With inflation on the rise, it was only a matter of time before interest rates went up as well. After the Federal Reserve raised them for the first time since December 2018, they hinted that we could expect them to go up again at each of their remaining six meetings this year.
If you’ve been planning to buy a house soon, you might have already checked that you met the basic FHA loan requirements. But if interest rates start to climb, will you still be able to get that loan? Will it be enough to buy the house you’ve had your eye on if you still qualify?
Let’s take a look at FHA loans, the current interest rate situation, and how interest rates impact your ability to get a loan.
FHA Loan Requirements
Banks are more lenient with financial qualifications because the federal government backs FHA loans. That makes it less risky for them to loan money to people with less than pristine finances, which lets them offer better terms. Plus, the smaller down payment makes them attractive to first-time homebuyers.
The basic requirements set by the FHA are as follows:
- FICO score
- Minimum 500
- 500-579 requires a 10 percent down payment
- 580 and higher for a 3.5 percent down payment
- Mortgage insurance premium (MIP) required
- Debt-to-income (DTI) ratio below 43 percent
- Home purchased must be a primary residence
- Steady income
- Proof of employment
However, lenders aren’t bound to these minimums and might set the credit score higher to minimize their risk further. You’re likely to get better terms overall if you have a higher credit score than the minimum.
The MIP is one downside to an FHA loan as it’s required regardless of your down payment, and the only way to remove it is to refinance the loan. It’s a critical piece of what makes lenders willing to take on the debt since it’s what actually backs the loan if you default.
The bank decides what ratio it is willing to accept. While the general DTI is 43 percent or less, you can have more debt if you have a good credit score or plenty of cash on hand. The rules set 50 percent as the ceiling, though.
You don’t have to have any particular income level to qualify for an FHA loan, but the lender will consider what kind of work you do and how long you’ve been doing it. They want to see that you can reasonably expect to be earning a similar amount going forward.
Current Interest Rate Situation
Lower interest rates make homes more affordable, but now that the Fed has begun raising them, most experts expect them to hit at least 5 percent by the end of the year.
Higher mortgage rates mean higher monthly payments, which tend to push lower-income households below what’s needed to qualify for a mortgage. When rates are as low as they have been, a 25-basis-point increase impacts a large number of households as they can no longer afford to buy median-priced homes.
This is reflected in the NAHB’s Housing Opportunity Index, which has dropped from 63.2 in 2019 to 54.2 by the end of 2021. A 50 or higher marks an affordable market, which we’ve seen for the past nine years. The higher the rates go, the less affordable it will be for most people to buy a house.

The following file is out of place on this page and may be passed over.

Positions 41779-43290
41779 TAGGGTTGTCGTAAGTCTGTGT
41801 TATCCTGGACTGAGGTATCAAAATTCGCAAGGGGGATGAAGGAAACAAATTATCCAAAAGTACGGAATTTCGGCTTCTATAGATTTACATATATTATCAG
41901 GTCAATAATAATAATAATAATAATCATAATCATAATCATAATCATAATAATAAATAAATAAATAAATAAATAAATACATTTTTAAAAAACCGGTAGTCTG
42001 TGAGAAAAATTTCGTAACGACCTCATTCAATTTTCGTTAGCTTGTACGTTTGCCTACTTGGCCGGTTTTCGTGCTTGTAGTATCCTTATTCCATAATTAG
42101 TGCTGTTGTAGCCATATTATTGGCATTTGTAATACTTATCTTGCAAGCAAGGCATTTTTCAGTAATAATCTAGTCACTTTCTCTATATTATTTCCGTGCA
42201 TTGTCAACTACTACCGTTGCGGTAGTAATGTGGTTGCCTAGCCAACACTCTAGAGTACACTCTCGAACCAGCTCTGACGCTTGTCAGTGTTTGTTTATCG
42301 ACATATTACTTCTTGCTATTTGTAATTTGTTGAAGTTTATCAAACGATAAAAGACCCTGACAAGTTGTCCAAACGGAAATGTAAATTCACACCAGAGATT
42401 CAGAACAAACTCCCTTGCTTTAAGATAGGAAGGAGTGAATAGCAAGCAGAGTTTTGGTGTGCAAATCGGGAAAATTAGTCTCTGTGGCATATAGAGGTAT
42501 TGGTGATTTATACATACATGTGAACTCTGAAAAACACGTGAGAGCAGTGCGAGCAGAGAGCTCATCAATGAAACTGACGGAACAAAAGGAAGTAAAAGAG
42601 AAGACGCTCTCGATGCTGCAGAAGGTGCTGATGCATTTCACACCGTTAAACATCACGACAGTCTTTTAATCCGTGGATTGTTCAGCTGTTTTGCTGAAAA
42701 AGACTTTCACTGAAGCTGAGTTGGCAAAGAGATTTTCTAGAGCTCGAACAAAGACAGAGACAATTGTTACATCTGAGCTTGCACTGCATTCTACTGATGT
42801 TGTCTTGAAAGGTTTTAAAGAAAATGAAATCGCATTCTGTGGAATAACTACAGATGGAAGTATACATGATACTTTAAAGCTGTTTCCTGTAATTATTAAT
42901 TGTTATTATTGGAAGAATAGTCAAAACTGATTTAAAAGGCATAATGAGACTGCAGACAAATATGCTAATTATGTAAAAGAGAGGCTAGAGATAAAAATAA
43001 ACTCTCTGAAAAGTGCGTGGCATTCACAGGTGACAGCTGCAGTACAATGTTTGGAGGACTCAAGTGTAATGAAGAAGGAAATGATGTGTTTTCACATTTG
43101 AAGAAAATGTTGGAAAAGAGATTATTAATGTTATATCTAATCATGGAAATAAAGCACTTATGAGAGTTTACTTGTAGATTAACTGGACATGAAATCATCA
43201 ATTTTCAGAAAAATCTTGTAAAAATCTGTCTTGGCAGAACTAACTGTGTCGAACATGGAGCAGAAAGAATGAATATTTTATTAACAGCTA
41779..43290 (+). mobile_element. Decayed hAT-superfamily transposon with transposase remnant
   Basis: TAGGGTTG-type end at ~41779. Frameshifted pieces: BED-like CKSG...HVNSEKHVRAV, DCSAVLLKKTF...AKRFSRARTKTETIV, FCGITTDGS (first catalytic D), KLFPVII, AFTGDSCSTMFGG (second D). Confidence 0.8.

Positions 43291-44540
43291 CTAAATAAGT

How Rate Increases Impact Your FHA Loan
Changes to interest rates don’t change the requirements for an FHA loan, but they can have an impact on how easily you meet those requirements.
The biggest potential impact is how the rate hike changes the monthly payment amount. Since the ratio of the payment to your income matters, a lender might not want to loan you as much. Your PTI can be as much as 40 percent if you have a higher credit score.
The other immediate impact is on your overall debt picture. FHA loans require your debt-to-income ratio to be 43 percent or less, although you can go as high as 50 percent if you have good enough credit scores.
But every time interest rates go up, any variable-rate debt you have goes up as well. The most likely problem spot here is going to be with your credit cards. Most other debt like student loans, comes with a fixed rate.
What can you do about any of these scenarios? Unfortunately, your first option might be to lower your loan amount. This would bring your mortgage payments into line with your income, but it might mean you can no longer afford the type of house youhad planned for.
You could potentially still buy a more expensive house if you can increase the amount of your down payment. That reduces the overall amount you need to borrow. However, since the ability to do a small down payment is a big attraction of an FHA loan, that might not be the best route to take.
You can also focus on improving other factors in the mix, like lowering your overall debt and raising your FICO score. Either of those can help you qualify for better terms and a higher loan amount.
Ready to Lock in an Interest Rate?
Mortgage rates are destined to go up this year, impacting how well you meet the FHA loan requirements. Higher interest rates hit all of your debt, hurting your ability to qualify for the lowest rates possible if you wait. Get your financing in place early to lock in a rate before that happens, and you end up with higher monthly payments.
Ready to sew up your home loan and lock in a lower rate?Contact us to get the FHA loan application process started so that you can buy your dream home.
7th Level Mortgage is a leading one-stop mortgage company providing deeply informed, custom-tailored assistance with each mortgage transaction phase. If you are searching for a home loan in New Jersey, Pennsylvania, Delaware, Maryland, New York, or Florida, please contact us today so that we can determine the best Mortgage Lender to place your loan with and get you the best possible rate and program.